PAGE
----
NaCl formation may be illustrated showing the outer electrons only (Lewis symbol): In a similar way, a calcium atom may lose two electrons to two chlorine atoms forming a calcium ion Ca 2+ and two chloride ions Cl -, that is calcium chloride CaCl 2 :
In sodium chloride, the ionic bonds are not only between a pair of sodium ion Na + an chlorine ion Cl -, but also between all the ions. These electrostatic interactions have as a result the formation of NaCl crystal. We write the formula of sodium chloride as NaCl, but this is the empirical formula. The sodium chloride crystal contains huge and equal numbers of Na + and Cl - ions pocket together in a way that maximizes the electrostatic forces of the oppositely charged ions. Figures 3.2 and 3.3 show the crystal lattice of NaCl and LiBr.
Sodium chloride crystal
Lithium bromide crystal
Covalent bonds The covalent bond is a type of chemical bond formed by sharing pairs of electrons between atoms. When two electronegative atoms react together, ionic bonds are not formed because both atoms have a tendency to gain electrons. In such cases, an stable electronic configuration may be obtained only by sharing electrons. First, consider how chlorine atoms Cl react to form chlorine molecules Cl 2 :
Each chlorine atom shares one of its electrons with the other atom. The electron is shared equally between both atoms, and each atom in the molecule has in its outer shell 8 electrons – a stable electronic configuration corresponding to that of Ar. In a similar way a molecule of carbon tetrachloride CCl 4 is made up of carbon and four chloride atoms:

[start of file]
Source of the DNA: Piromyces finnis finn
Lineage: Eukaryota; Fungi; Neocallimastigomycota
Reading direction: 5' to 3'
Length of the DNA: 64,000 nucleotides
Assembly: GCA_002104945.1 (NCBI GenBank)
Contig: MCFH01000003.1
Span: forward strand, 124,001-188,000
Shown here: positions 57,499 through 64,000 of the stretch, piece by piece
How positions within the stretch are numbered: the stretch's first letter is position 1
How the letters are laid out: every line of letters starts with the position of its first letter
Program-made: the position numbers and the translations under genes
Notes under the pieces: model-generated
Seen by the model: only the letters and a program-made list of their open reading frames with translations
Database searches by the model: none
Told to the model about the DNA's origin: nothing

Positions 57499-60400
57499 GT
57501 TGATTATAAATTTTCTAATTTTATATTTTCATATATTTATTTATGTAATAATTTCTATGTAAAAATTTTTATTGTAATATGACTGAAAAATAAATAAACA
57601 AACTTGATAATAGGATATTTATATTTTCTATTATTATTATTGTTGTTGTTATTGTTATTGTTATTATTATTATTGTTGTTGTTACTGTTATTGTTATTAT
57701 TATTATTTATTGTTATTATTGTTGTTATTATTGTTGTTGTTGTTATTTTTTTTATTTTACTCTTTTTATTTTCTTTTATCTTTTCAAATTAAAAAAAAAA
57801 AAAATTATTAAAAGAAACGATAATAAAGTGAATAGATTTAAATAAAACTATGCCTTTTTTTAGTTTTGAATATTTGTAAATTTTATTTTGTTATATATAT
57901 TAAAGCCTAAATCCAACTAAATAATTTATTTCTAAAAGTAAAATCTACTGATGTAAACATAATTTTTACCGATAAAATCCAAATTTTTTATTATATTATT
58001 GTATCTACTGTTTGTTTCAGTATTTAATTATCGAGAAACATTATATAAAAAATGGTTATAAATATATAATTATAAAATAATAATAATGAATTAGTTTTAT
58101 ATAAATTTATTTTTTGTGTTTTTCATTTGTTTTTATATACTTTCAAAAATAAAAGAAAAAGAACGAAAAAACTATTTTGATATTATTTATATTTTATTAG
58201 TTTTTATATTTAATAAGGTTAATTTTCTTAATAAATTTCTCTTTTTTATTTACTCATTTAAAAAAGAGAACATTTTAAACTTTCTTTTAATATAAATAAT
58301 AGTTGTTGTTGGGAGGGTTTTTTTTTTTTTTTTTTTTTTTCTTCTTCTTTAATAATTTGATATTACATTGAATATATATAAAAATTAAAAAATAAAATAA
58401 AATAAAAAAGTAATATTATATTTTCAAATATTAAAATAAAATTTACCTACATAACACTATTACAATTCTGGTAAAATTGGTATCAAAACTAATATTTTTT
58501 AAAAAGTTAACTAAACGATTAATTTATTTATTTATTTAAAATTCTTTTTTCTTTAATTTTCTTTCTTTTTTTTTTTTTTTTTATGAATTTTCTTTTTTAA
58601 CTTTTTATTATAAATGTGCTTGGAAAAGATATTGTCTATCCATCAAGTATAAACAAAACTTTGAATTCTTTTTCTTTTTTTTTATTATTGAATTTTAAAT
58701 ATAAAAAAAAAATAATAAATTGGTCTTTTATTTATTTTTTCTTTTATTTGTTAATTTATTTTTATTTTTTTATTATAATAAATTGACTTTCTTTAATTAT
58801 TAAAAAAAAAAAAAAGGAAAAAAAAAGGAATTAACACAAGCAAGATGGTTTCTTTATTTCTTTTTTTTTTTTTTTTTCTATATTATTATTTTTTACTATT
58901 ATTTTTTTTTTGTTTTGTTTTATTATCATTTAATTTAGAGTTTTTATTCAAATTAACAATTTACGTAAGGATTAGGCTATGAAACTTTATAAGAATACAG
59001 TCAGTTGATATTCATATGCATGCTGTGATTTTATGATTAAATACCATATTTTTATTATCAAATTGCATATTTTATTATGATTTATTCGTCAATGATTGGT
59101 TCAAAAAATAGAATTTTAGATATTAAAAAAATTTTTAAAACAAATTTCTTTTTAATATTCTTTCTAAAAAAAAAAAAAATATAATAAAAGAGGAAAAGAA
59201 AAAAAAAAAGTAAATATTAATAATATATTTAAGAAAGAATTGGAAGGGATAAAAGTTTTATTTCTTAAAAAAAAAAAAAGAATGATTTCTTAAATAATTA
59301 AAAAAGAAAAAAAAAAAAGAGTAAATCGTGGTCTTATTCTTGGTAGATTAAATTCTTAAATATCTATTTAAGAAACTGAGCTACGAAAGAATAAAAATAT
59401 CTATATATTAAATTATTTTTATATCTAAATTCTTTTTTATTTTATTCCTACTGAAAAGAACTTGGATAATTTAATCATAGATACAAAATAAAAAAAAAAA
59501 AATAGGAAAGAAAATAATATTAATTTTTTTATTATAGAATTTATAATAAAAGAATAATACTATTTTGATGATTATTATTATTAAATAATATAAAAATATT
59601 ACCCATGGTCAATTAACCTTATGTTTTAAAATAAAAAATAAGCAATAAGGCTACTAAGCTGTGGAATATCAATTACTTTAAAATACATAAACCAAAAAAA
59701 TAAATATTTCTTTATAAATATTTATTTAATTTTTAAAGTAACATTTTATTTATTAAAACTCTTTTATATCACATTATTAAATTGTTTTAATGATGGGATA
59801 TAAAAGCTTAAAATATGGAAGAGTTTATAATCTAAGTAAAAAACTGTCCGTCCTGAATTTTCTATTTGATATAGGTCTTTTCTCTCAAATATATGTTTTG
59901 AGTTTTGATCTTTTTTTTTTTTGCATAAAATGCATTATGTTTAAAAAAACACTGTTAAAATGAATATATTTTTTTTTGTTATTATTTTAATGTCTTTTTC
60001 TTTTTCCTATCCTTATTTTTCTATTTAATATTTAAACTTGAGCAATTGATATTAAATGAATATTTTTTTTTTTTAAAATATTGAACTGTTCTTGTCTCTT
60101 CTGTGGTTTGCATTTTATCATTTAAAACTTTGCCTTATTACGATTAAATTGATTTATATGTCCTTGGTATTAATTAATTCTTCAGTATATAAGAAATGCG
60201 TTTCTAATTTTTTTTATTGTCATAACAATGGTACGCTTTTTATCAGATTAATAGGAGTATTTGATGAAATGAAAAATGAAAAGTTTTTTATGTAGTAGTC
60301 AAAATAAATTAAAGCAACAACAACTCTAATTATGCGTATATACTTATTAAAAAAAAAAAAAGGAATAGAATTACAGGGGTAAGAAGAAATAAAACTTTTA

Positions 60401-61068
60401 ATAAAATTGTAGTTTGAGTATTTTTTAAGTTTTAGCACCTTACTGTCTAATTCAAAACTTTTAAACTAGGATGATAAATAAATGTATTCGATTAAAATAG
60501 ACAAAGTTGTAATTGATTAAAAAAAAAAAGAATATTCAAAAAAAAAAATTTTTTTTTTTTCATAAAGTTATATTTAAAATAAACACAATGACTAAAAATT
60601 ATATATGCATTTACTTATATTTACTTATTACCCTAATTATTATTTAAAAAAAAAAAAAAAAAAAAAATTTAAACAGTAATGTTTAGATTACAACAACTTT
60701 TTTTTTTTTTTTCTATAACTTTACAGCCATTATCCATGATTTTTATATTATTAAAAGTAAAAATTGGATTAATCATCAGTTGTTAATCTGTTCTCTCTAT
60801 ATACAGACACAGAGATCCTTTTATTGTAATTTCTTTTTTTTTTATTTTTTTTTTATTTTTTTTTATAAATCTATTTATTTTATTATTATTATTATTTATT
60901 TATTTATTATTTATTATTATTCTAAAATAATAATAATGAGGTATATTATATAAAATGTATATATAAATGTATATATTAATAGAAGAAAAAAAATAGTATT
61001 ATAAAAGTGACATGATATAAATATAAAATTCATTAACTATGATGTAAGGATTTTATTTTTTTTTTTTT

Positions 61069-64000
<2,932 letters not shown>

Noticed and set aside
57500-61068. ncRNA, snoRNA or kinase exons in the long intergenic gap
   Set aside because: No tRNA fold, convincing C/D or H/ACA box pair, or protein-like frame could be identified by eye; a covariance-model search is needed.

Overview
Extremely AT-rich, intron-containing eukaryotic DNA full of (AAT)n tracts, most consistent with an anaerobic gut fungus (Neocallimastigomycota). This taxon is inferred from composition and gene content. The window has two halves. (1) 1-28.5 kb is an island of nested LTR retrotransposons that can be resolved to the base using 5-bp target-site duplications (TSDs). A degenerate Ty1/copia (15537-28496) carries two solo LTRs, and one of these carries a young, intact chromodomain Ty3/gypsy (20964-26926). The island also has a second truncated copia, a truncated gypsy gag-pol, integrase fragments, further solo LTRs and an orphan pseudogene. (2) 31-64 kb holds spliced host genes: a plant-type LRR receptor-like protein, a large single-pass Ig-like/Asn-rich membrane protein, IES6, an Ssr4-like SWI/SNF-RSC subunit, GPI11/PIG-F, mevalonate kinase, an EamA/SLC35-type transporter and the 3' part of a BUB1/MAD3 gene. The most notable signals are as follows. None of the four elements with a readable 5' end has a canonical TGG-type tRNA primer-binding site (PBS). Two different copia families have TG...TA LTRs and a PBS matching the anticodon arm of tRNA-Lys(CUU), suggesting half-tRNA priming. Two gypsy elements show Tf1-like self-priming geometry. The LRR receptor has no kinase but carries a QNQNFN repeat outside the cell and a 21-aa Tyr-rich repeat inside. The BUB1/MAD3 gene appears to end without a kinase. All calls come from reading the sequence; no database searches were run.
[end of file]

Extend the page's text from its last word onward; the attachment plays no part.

The carbon atom shares all its four electrons and the chlorine atoms share one electron each. The carbon atom forms 4 covalent bonds with 4 chlorine atoms. In this way, both the carbon and all four chlorine atoms attain a stable electronic structure. The sharing of a single pair of electrons results in a single covalent bond, often represented by a dash sign, so chlorine molecule may be written as follow:Cl — Cl carbon tetrachloride
For oxygen molecule O 2, there are two pairs of electrons shared between the O atoms (double covalent bond):O ═ O In nitrogen molecule (N 2 ) each nitrogen atom shares three electrons. The sharing of three pairs of electrons between two atoms leads to a triple covalent bond N ≡ N Coordinate bond A molecule of ammonia NH 3 is made up of one nitrogen and three hydrogen atoms: